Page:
Our mission strongly embraces outreach and service designed to improve educational opportunities and outcomes for all learners, especially underserved populations. We do this by: creating and participating in mutually beneficial university-school and agency partnerships that promote equity and diversity; leading and participating in organizations (domestically and internationally) to promote evidence-based and equitable standards of practice in our respective areas; and sharing our expertise (domestically and internationally) in engaged academic outreach activities that benefit all educators, interpreters, and students.
Click on the links below to visit all of our Centers as well as a list of just some of the fantastic outreach projects on which our faculty lead and co-lead.
The Center for Children’s and Young Adult Literature is an accessible and comprehensive resource for all people who wish to engage and empower young readers through quality contemporary children’s and young adult literature. CCYAL is led by Director and professor of English education, Susan Groenke.
Established in 1998, the Center on Deafness provides an array of research and collaborative partnership opportunities related to deafness and disability issues. The center focuses on disseminating knowledge and effective practices related to deafness, establishing and maintaining professional networks, and collaborating with academic and service programs. The Center has established relationships with postsecondary institutions, rehabilitation agencies, and educational systems in 13 states across the region as well as Tennessee. The Center on Deafness is led by Director and research professor of Deaf studies, David Smith.
The Center for Enhancing Education in Mathematics and Sciences (CEEMS) serves as the organizational unit for projects related to mathematics and science education and the discovery of new strategies that generate effective STEM (science, technology, engineering and mathematics) education in the PreK–16 arena. CEEMS is led by Department Head, Director of East Tennessee STEM Hub, and professor of math education, Lynn Hodge.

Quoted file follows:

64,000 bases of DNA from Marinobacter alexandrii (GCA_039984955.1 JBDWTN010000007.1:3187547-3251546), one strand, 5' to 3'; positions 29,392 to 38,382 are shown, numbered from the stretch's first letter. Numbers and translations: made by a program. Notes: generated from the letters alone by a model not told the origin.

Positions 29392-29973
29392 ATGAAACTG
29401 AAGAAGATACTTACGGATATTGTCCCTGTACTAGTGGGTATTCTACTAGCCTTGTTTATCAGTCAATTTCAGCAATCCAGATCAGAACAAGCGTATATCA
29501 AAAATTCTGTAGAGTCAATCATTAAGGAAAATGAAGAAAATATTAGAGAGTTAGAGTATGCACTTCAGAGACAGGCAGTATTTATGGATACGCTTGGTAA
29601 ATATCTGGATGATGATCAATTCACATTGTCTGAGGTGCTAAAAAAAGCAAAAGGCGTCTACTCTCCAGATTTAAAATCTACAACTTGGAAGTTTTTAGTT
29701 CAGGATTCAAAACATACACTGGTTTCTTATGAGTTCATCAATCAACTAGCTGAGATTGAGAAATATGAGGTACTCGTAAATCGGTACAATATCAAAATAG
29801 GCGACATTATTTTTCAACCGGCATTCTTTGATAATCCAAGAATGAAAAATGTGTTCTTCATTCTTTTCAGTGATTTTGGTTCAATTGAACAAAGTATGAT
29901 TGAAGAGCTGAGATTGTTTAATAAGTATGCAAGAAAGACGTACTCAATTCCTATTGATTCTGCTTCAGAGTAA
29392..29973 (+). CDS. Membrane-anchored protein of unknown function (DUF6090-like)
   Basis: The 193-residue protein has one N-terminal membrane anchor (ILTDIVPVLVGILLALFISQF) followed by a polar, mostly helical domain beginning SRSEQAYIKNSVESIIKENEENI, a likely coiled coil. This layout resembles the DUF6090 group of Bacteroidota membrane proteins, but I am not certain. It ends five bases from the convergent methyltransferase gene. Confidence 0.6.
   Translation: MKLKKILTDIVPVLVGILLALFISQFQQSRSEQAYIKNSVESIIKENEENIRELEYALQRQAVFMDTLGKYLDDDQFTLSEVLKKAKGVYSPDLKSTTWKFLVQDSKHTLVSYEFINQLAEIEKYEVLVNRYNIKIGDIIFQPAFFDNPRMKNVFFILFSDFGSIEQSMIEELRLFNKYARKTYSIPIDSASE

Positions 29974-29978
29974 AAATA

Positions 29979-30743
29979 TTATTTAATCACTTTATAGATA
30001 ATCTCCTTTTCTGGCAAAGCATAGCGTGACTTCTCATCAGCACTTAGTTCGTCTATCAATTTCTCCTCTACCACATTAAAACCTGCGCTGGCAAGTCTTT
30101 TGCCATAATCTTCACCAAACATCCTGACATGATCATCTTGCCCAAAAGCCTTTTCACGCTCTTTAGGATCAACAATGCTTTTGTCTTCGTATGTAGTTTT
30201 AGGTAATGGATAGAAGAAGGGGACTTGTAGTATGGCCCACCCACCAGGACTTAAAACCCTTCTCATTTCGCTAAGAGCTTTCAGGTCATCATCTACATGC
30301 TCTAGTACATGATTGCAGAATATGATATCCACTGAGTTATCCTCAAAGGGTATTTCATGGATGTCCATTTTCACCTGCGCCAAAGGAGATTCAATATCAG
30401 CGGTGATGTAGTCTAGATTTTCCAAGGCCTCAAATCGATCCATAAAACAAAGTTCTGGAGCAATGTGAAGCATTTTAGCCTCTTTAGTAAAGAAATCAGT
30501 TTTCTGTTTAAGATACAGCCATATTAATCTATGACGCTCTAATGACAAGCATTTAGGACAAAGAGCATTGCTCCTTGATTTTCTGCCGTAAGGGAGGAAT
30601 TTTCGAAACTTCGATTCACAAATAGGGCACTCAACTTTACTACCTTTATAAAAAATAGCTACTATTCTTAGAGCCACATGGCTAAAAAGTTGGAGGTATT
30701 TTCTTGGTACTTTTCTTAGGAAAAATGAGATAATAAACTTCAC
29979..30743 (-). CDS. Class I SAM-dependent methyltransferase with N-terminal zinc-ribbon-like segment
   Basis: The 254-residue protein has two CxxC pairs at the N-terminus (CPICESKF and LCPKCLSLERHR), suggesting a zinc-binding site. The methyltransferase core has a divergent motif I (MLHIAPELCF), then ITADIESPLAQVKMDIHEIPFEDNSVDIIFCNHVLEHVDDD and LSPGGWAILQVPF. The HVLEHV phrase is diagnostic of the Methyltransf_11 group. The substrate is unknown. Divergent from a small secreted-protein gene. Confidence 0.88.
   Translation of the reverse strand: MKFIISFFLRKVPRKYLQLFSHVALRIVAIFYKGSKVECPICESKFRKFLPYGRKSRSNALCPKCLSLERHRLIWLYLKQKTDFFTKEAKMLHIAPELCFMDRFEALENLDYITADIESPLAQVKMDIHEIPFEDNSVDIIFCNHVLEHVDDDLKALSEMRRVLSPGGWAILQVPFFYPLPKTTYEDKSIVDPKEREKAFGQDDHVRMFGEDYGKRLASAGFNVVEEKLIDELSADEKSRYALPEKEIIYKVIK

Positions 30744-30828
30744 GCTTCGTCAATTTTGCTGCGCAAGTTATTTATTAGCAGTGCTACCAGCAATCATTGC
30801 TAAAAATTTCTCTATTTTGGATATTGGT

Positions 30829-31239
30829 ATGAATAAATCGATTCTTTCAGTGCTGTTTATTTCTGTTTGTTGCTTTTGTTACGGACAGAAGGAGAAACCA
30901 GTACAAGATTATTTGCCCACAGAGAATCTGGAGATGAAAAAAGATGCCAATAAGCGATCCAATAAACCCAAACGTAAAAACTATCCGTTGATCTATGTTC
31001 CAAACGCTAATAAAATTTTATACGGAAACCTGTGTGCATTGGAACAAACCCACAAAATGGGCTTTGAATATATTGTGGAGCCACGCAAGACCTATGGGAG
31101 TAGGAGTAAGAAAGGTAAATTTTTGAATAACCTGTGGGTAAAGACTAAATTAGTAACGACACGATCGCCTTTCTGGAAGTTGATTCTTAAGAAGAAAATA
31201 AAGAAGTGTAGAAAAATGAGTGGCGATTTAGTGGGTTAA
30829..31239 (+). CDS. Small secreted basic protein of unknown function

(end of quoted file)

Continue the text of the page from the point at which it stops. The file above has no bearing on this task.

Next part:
CRRAFT seeks to promote computational thinking and a sense of belonging in computer science through a culturally relevant robotics program (CRR Program) developed through a research-practice-partnership with university teacher educators and researchers, administrators, teachers, coaches, and Black and Latinx children and their families. CRRAFT is led by assistant professor of STEM education / math, Frances Harper.
The East Tennessee STEM Hub is part of the Tennessee STEM Innovation Network (TSIN) in the Knox/East TN Region. It is a a regional partnership of educational, business, scientific, and research institutions and organizations, with participating counties including Anderson, Blount, Campbell, Claiborne, Grainger, Jefferson, Knox, Loudon, Morgan, Roane, Scott, Sevier, and Union. The Hub connects institutions of higher education including the University of Tennessee, Knoxville (Center for Enhancing Education in Mathematics and Science), Pellissippi State Community College, Roane State Community College, and Walters State Community College and more than twenty school districts in thirteen counties. The goal of the East Tennessee STEM Hub is to promote and support high quality STEM education in the East Tennessee region and to leverage all available resources to amplify opportunities for all students. The East Tennessee STEM Hub is led by Department Head, Director of CEEMS, and professor of math education, Lynn Hodge.
SIWI is an evidence-based framework for writing instruction specifically designed for deaf and hard-of-hearing students. SIWI is led by Co-Director of Undergraduate Studies and professor of Deaf studies, Kimberly Wolbers.